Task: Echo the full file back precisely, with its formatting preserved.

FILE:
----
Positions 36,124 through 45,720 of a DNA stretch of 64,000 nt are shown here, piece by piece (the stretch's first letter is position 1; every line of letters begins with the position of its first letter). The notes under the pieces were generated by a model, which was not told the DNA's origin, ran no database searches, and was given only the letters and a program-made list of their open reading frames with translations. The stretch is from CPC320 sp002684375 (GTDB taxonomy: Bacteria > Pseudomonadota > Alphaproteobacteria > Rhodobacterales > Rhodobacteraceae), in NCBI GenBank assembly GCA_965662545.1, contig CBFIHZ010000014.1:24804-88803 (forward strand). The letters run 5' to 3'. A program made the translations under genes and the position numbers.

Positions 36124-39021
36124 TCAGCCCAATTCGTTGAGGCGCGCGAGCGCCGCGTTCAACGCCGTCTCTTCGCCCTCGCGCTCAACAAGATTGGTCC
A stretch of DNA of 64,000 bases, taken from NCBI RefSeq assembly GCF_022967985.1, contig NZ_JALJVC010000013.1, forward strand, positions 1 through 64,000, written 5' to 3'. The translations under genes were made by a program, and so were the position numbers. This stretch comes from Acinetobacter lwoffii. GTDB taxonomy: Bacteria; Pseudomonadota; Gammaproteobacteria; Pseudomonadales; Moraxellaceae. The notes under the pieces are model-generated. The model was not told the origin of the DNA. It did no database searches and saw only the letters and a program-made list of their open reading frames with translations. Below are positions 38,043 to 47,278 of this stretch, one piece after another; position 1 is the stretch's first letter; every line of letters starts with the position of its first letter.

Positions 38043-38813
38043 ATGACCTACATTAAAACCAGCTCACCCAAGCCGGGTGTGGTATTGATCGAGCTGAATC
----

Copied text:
Positions 36,124 through 45,720 of a DNA stretch of 64,000 nt are shown here, piece by piece (the stretch's first letter is position 1; every line of letters begins with the position of its first letter). The notes under the pieces were generated by a model, which was not told the DNA's origin, ran no database searches, and was given only the letters and a program-made list of their open reading frames with translations. The stretch is from CPC320 sp002684375 (GTDB taxonomy: Bacteria > Pseudomonadota > Alphaproteobacteria > Rhodobacterales > Rhodobacteraceae), in NCBI GenBank assembly GCA_965662545.1, contig CBFIHZ010000014.1:24804-88803 (forward strand). The letters run 5' to 3'. A program made the translations under genes and the position numbers.

Positions 36124-39021
36124 TCAGCCCAATTCGTTGAGGCGCGCGAGCGCCGCGTTCAACGCCGTCTCTTCGCCCTCGCGCTCAACAAGATTGGTCC
A stretch of DNA of 64,000 bases, taken from NCBI RefSeq assembly GCF_022967985.1, contig NZ_JALJVC010000013.1, forward strand, positions 1 through 64,000, written 5' to 3'. The translations under genes were made by a program, and so were the position numbers. This stretch comes from Acinetobacter lwoffii. GTDB taxonomy: Bacteria; Pseudomonadota; Gammaproteobacteria; Pseudomonadales; Moraxellaceae. The notes under the pieces are model-generated. The model was not told the origin of the DNA. It did no database searches and saw only the letters and a program-made list of their open reading frames with translations. Below are positions 38,043 to 47,278 of this stretch, one piece after another; position 1 is the stretch's first letter; every line of letters starts with the position of its first letter.

Positions 38043-38813
38043 ATGACCTACATTAAAACCAGCTCACCCAAGCCGGGTGTGGTATTGATCGAGCTGAATC